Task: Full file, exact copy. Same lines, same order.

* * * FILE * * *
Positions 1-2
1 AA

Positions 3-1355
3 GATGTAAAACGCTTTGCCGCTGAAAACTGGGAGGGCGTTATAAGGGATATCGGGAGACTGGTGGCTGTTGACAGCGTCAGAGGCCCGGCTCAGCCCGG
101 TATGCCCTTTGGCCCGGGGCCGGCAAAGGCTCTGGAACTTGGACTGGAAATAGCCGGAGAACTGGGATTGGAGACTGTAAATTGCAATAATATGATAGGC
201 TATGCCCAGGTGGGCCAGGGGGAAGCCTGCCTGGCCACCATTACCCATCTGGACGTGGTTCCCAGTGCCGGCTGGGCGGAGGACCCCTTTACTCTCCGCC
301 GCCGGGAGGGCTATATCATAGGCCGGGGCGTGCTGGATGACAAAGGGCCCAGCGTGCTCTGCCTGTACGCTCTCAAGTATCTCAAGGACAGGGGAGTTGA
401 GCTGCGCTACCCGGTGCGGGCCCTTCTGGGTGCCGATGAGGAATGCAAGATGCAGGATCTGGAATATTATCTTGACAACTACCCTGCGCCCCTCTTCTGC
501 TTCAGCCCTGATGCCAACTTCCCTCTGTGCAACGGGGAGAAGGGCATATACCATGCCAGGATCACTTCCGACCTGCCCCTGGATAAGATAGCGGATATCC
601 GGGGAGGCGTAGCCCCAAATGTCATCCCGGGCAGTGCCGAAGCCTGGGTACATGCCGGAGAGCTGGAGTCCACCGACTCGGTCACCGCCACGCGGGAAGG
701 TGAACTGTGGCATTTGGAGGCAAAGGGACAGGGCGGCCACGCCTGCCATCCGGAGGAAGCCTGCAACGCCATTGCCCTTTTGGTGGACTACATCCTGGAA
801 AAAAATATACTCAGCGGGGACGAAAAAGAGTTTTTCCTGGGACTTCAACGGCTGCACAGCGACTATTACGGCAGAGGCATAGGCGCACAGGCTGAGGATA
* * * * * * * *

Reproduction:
Positions 1-2
1 AA

Positions 3-1355
3 GATGTAAAACGCTTTGCCGCTGAAAACTGGGAGGGCGTTATAAGGGATATCGGGAGACTGGTGGCTGTTGACAGCGTCAGAGGCCCGGCTCAGCCCGG
101 TATGCCCTTTGGCCCGGGGCCGGCAAAGGCTCTGGAACTTGGACTGGAAATAGCCGGAGAACTGGGATTGGAGACTGTAAATTGCAATAATATGATAGGC
201 TATGCCCAGGTGGGCCAGGGGGAAGCCTGCCTGGCCACCATTACCCATCTGGACGTGGTTCCCAGTGCCGGCTGGGCGGAGGACCCCTTTACTCTCCGCC
301 GCCGGGAGGGCTATATCATAGGCCGGGGCGTGCTGGATGACAAAGGGCCCAGCGTGCTCTGCCTGTACGCTCTCAAGTATCTCAAGGACAGGGGAGTTGA
401 GCTGCGCTACCCGGTGCGGGCCCTTCTGGGTGCCGATGAGGAATGCAAGATGCAGGATCTGGAATATTATCTTGACAACTACCCTGCGCCCCTCTTCTGC
501 TTCAGCCCTGATGCCAACTTCCCTCTGTGCAACGGGGAGAAGGGCATATACCATGCCAGGATCACTTCCGACCTGCCCCTGGATAAGATAGCGGATATCC
601 GGGGAGGCGTAGCCCCAAATGTCATCCCGGGCAGTGCCGAAGCCTGGGTACATGCCGGAGAGCTGGAGTCCACCGACTCGGTCACCGCCACGCGGGAAGG
701 TGAACTGTGGCATTTGGAGGCAAAGGGACAGGGCGGCCACGCCTGCCATCCGGAGGAAGCCTGCAACGCCATTGCCCTTTTGGTGGACTACATCCTGGAA
801 AAAAATATACTCAGCGGGGACGAAAAAGAGTTTTTCCTGGGACTTCAACGGCTGCACAGCGACTATTACGGCAGAGGCATAGGCGCACAGGCTGAGGATA